Janus v AFSCME

The Nation Follows Florida’s Right-To-Work Lead

By: Connor James

Florida led the way, and the nation has finally followed. On June 27, the United States Supreme Court issued a decision that prevents public sector unions from forcing non-union workers to pay fees if they choose not to.[i] The decision also went even further to say that not only do workers have a choice, but the default cannot be that they automatically have dues deducted and must pursue a refund if they want to opt out. Workers who do want to support the union must opt in. It was in 1943 that Florida passed the first right-to-work legislation,[ii] some 75 years before the Supreme Court decided on this case. The perception of this case has been largely partisan given the impact it may have on union membership, yet this should not be a partisan issue, nor should it be construed as a case about unions and their existence.

In Illinois, where this case originated, public employees must pay union fees, even if they do not agree with the positions taken by the union.[iii] In Janus v. AFSCME, Justice Alito wrote the majority opinion for the Court, writing that the Illinois law “violates free speech rights of nonmembers by compelling them to subsidize private speech on matters of substantial public concern.”[iv] In the years following Florida’s creation of right-to-work legislation, a total of 28 states have done the same. After this ruling, all public-sector union members will have the same freedoms that those in Florida have enjoyed.

A look to Florida’s Constitution highlights the non-divisive nature of the ruling. Article 1 Section 6 of Florida’s Constitution says, “The right of persons to work shall not be denied or abridged on account of membership or non-membership in any labor union or labor organization.”[v] Not only does Florida constitutionally ensure that persons working are not forced to join a labor union, but it also protects those who do wish to join a labor union. It simply provides members of our state with the uninterrupted right-to-work. Now, American public sector union workers across the country will enjoy this right, and will be protected to pursue their careers.

Americans being forced to pay union fees will finally get to keep the money they rightfully earned. Those living in states without right-to-work laws have been taken advantage of, and they unfortunately have had their money unconstitutionally stripped from their pockets. As Justice Alito said in writing in the majority opinion, “It is hard to estimate how many billions of dollars have been taken from nonmembers and transferred to public-sector unions in violation of the First Amendment. Those unconstitutional exactions cannot be allowed to continue indefinitely.”[vi] Thankfully, this ruling re-instates the First Amendment rights for five million workers in 22 non-right to work states that can count themselves as equal under the law with those of us here in Florida and other states that have enjoyed these freedoms for some time. They are no longer forced to pay for advocacy they do not support.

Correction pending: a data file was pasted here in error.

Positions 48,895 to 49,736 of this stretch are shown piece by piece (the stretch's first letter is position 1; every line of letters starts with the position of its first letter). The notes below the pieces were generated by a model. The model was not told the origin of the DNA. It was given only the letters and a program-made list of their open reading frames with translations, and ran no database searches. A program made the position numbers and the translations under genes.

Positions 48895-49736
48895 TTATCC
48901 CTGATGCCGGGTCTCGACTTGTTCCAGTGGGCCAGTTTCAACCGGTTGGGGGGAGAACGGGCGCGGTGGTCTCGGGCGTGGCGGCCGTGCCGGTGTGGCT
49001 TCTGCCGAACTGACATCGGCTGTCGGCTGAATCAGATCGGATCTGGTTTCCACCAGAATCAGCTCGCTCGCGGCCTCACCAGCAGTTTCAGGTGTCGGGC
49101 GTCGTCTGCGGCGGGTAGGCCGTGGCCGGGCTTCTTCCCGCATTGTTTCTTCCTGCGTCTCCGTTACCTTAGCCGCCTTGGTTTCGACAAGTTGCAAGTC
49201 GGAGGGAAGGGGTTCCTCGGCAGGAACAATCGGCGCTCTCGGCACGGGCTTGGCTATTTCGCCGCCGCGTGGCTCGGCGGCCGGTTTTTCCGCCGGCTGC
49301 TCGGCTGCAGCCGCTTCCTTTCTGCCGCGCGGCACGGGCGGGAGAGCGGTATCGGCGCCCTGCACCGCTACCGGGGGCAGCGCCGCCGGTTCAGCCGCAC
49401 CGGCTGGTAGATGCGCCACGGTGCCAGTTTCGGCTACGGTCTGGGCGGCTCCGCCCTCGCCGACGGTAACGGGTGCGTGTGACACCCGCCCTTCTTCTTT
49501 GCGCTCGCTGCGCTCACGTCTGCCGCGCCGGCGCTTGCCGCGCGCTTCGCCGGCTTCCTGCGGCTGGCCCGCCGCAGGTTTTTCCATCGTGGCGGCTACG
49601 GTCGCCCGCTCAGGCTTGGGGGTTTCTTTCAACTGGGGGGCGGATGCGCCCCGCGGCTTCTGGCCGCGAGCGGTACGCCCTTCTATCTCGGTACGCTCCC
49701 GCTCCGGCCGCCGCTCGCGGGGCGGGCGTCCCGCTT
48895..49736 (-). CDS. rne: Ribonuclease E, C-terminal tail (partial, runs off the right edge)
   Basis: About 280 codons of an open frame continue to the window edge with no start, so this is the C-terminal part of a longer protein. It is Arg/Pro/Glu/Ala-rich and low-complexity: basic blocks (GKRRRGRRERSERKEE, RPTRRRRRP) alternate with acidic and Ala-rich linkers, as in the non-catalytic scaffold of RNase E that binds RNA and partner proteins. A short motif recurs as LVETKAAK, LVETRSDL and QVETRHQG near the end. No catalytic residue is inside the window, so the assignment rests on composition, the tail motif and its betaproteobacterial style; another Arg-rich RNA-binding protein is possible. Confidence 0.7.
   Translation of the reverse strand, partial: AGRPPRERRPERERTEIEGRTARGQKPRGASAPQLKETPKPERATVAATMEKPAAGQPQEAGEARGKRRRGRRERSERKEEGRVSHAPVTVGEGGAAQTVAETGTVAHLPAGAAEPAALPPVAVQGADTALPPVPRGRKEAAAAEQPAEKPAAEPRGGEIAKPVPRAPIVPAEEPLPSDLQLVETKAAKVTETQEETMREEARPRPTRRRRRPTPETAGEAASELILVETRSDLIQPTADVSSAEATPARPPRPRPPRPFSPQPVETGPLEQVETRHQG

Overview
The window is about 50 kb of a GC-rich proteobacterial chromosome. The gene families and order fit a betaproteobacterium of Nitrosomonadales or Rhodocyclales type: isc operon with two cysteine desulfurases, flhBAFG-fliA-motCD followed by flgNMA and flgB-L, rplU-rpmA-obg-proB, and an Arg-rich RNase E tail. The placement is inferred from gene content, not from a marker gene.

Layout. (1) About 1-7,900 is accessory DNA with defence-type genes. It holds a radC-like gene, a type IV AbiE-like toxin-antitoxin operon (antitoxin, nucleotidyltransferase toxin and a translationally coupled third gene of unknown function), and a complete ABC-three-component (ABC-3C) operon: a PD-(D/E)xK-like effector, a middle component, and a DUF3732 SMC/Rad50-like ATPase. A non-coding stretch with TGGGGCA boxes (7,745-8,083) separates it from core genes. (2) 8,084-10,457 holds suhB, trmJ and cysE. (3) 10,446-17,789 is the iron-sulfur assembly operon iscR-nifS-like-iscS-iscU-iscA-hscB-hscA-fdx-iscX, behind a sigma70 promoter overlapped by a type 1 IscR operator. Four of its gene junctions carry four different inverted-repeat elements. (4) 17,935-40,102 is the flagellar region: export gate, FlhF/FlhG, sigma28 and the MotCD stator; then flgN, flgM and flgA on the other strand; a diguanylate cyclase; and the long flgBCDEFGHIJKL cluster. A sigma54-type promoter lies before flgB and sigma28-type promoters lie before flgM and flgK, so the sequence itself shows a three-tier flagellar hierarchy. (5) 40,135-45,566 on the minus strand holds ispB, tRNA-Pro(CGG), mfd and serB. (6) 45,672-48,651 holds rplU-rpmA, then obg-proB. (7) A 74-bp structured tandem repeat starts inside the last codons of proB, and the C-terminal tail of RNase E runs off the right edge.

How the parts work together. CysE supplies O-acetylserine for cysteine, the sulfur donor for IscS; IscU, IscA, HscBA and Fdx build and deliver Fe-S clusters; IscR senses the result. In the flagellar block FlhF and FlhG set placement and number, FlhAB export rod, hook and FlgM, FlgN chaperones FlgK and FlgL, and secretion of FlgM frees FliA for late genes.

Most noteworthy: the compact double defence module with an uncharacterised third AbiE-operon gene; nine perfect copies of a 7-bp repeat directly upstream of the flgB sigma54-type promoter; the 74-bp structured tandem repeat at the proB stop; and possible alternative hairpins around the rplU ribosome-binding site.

This ruling is not a partisan one, and arguments citing that it may be should be subsequently invalidated by the United States Constitution. The First Amendment guarantees the rights to freedom of speech and association, and this case is a clear example of overreach in forcing hardworking Americans to turn over a portion of their paycheck for union dues. The right-to-work should always be protected, and no American from any state should be forced to pay a union as a condition of employment.

This is a case about protecting our constitutional rights. Over 230 years ago, our Founding Fathers ensured the freedoms and rights of future Americans, and this was a ruling that they would have been proud of.

Connor James is a student at the George Washington University majoring in Political Science and is interested in international relations, economics, and data analysis. Connor is an intern at the James Madison Institute.

[i] https://www.cnbc.com/2018/06/27/supreme-court-rules-in-janus-labor-union-case.html

[ii] http://www.ncsl.org/research/labor-and-employment/right-to-work-laws-and-bills.aspx

[iii] https://www.supremecourt.gov/opinions/17pdf/16-1466_2b3j.pdf

[iv] https://www.supremecourt.gov/opinions/17pdf/16-1466_2b3j.pdf

[v] http://www.nrtw.org/right-to-work-states-florida/

[vi] https://www.supremecourt.gov/opinions/17pdf/16-1466_2b3j.pdf

By | 2018-09-18T14:02:01-04:00 July 2nd, 2018|Blog|Comments Off on Janus v AFSCME

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